With just the one year of tape for NFL teams to work from, and now a year out of the limelight, will this negatively impact his position in the draft? I’d say he’s still a first round pick, but not playing this year might have cost him a spot in the top 10, with other defensive ends showing great production while he prepared himself for the draft.
However, on the flip side, i’d imagine that Greg Rousseau has been spending the year off working on his body, technique and overall NFL preparation. It’ll certainly be interesting to see how he’s developed when it comes to a pro day or working out at the combine. If he’s bigger, added more muscle and worked on his technique to get off of blocks, we might see his stock shoot right back up into the top few names on the board. At the end of the day, he’s 6 foot 7, and just looks every bit the part of what an NFL team would want terrorising opposing teams quarterbacks.
It’s certainly a gamble, personally i’m not sure that just one years worth of tape is enough. Also worth considering is the competition Miami faced during that very productive season. I’d have liked to see him display his ability against the likes of Clemson, but he didn’t get the chance. Miami did however line him up in several different spots across the defensive line, and he’s able to be productive in all of the, which is certainly a good look for a player hoping to make it big at the next level.
I totally respect a players decision to opt out of the season, especially to avoid getting hurt or any other circumstances that might cost them a spot in the NFL. I just wonder how it’ll play out in April. Especially when, despite the productivity, it’s a one season wonder type scenario in terms of college performance. But at the end of the day it’s all of these factors that make him such a intriguing name to keep an eye on.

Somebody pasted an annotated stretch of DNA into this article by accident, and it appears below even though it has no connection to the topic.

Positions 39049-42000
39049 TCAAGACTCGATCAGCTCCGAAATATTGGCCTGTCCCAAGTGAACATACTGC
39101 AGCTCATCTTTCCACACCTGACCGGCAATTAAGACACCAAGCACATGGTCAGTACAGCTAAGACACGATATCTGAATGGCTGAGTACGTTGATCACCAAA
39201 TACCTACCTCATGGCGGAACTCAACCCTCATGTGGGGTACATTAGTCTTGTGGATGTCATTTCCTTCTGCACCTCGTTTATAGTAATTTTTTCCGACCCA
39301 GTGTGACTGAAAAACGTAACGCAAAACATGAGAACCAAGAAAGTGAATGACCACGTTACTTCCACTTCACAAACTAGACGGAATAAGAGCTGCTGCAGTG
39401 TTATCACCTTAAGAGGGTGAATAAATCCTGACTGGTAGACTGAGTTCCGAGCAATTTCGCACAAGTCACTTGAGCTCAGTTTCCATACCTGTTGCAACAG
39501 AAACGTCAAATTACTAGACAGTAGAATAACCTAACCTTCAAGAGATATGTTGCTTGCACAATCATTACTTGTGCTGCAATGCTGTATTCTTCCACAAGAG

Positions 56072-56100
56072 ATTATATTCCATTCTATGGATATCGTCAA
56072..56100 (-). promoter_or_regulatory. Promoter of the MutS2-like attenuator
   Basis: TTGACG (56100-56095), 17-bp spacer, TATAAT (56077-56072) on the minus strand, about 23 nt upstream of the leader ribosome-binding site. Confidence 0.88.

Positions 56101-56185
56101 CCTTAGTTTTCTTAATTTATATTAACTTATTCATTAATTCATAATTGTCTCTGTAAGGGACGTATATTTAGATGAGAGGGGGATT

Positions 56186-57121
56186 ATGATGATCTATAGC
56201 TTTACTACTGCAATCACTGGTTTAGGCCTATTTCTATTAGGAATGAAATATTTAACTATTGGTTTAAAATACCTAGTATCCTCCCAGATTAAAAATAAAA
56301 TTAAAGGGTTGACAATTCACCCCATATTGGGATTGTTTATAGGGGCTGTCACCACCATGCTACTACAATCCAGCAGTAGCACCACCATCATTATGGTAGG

Check his scouting profile here!
It’s interesting that they mention the fact that Rousseau is still new to playing defensive end. Having primarily played safety and receiver, if he’s able to be as productive as he was in 2019, while not yet developing edge rush moves and being able to effectively disengage blockers, imagine the upside once he nails that side of the position.
As an NFL comparison, i like standing him next to somebody like Jason Pierre Paul in his better years. Likely even more athletic, JPP is the type of defensive end you can line up anywhere and get production out of. About 15 pounds heavier than Rousseau is currently, at 6 foot 5, I think Pierre Pauls’ could be the type of frame to be aiming for. JPP can drop back into coverage and confuse the offence, or you might find him in the backfield before you notice the balls been snapped.
Despite the questions around the amount of tape he might have, or the one season wonder fiasco I’ve just drawn up, I still think Greg Rousseau’s name will be called on day one. I do believe one or two names will be up before his on the defensive line, but there’ll be a team towards the end of day one who needs a pass rusher with immense amounts of upside.
Rousseau, although able to drop into coverage, will be best suited to a team with a 4-3 front, so he can attack off the edge and use his size and length to seal edges on run plays and quarterback keeps. Something that would be particularly useful against the likes of Kyler Murray…
The Seattle Seahawks have found some success in bringing in free agent Carlos Dunlap, and they might hold onto him going into next season, but it’s no secret they lack pressure off the edge. It’s the reason they brought in Jadeveon Clowney, which was good for one season but he moved on swiftly. Since, they’ve struggled to hold teams down, and in a division with Kyler Murray popping up twice a season, tracking him down and sealing off run plays will be extremely important.
I think Rousseau would be a great fit for Seattle. They have weapons on weapons on offence and addressing the defensive line seems appropriate. If Rousseau slips as I expect him to, towards the latter half of the first round, he might just fall into their laps. And if he hits that upside… big win.